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Ensemble Identification of Spectral Bands Related to Soil Organic Carbon Levels over an Agricultural Field in Southern Ontario, Canada

1
Department of Geography, Environment and Geomatics, University of Guelph, Guelph, ON N1G 2W1, Canada
2
Department of Plant Agriculture, University of Guelph, Guelph, ON N1G 2W1, Canada
3
School of Environmental Sciences, University of Guelph, Guelph, ON N1G 2W1, Canada
4
Institute of Geography, University of Erlangen-Nuremberg, 91058 Erlangen, Germany
5
Institute of Geographical Sciences, Free University Berlin, 12249 Berlin, Germany
6
Department of Geography, University of Toronto Mississauga, Mississauga, ON L5L 1C6, Canada
*
Author to whom correspondence should be addressed.
Remote Sens. 2019, 11(11), 1298; https://doi.org/10.3390/rs11111298
Received: 23 April 2019 / Revised: 22 May 2019 / Accepted: 22 May 2019 / Published: 31 May 2019
(This article belongs to the Special Issue Remote Sensing: 10th Anniversary)
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Abstract

The recent use of hyperspectral remote sensing imagery has introduced new opportunities for soil organic carbon (SOC) assessment and monitoring. These data enable monitoring of a wide variety of soil properties but pose important methodological challenges. Highly correlated hyperspectral spectral bands can affect the prediction and accuracy as well as the interpretability of the retrieval model. Therefore, the spectral dimension needs to be reduced through a selection of specific spectral bands or regions that are most helpful to describing SOC. This study evaluates the efficiency of visible near-infrared (VNIR) and shortwave near-infrared (SWIR) hyperspectral data to identify the most informative hyperspectral bands responding to SOC content in agricultural soils. Soil samples (111) were collected over an agricultural field in southern Ontario, Canada and analyzed against two hyperspectral datasets: An airborne Nano-Hyperspec imaging sensor with 270 bands (400–1000 nm) and a laboratory hyperspectral dataset (ASD FieldSpec 3) along the 1000–2500 nm range (NIR-SWIR). In parallel, a multimethod modeling approach consisting of random forest, support vector machine, and partial least squares regression models was used to conduct band selections and to assess the validity of the selected bands. The multimethod model resulted in a selection of optimal band or regions over the VNIR and SWIR sensitive to SOC and potentially for mapping. The bands that achieved the highest respective importance values were 711–715, 727, 986–998, and 433–435 nm regions (VNIR); and 2365–2373, 2481–2500, and 2198–2206 nm (NIR-SWIR). Some of these bands are in agreement with the absorption features of SOC reported in the literature, whereas others have not been reported before. Ultimately, the selection of optimal band and regions is of importance for quantification of agricultural SOC and would provide a new framework for creating optimized SOC-specific sensors. View Full-Text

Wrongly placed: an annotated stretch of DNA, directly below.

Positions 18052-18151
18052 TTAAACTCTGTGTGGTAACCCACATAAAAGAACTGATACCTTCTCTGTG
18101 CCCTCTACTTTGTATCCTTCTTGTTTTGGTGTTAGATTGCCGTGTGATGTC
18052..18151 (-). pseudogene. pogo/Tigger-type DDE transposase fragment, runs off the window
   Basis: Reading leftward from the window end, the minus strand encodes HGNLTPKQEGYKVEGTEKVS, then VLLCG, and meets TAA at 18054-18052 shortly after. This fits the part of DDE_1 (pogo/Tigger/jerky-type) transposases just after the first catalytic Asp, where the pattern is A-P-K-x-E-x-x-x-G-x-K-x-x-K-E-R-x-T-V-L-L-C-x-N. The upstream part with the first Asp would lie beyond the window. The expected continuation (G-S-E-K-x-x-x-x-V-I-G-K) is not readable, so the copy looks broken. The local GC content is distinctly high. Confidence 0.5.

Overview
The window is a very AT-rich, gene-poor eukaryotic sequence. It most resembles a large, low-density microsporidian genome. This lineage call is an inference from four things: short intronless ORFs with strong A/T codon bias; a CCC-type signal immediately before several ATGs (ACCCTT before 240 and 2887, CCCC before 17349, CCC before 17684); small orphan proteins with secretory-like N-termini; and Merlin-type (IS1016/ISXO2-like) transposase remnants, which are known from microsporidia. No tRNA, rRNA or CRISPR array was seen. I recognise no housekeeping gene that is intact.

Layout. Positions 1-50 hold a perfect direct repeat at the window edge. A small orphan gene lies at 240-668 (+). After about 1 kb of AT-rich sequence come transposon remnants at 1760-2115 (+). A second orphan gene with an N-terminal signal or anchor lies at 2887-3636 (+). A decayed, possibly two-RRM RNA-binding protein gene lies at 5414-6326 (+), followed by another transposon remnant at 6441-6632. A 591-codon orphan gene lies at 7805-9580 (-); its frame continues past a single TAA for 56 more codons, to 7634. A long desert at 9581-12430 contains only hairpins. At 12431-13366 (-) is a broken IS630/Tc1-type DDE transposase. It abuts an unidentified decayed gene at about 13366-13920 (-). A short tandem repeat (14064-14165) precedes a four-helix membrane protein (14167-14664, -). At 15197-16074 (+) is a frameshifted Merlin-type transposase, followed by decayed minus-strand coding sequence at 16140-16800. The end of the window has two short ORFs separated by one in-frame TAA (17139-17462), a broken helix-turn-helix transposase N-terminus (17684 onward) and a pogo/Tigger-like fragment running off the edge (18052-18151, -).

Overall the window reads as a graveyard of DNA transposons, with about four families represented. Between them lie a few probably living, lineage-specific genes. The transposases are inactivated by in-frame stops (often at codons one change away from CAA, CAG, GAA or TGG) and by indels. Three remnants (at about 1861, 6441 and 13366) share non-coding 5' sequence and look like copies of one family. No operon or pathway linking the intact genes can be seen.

Keywords: remote sensing; agricultural soils; imaging spectroscopy; airborne hyperspectral imaging; unmanned aerial vehicle (UAV); hyperspectral; feature selection; multimethod modeling approach remote sensing; agricultural soils; imaging spectroscopy; airborne hyperspectral imaging; unmanned aerial vehicle (UAV); hyperspectral; feature selection; multimethod modeling approach
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This is an open access article distributed under the Creative Commons Attribution License which permits unrestricted use, distribution, and reproduction in any medium, provided the original work is properly cited (CC BY 4.0).
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Laamrani, A.; Berg, A.A.; Voroney, P.; Feilhauer, H.; Blackburn, L.; March, M.; Dao, P.D.; He, Y.; Martin, R.C. Ensemble Identification of Spectral Bands Related to Soil Organic Carbon Levels over an Agricultural Field in Southern Ontario, Canada. Remote Sens. 2019, 11, 1298.

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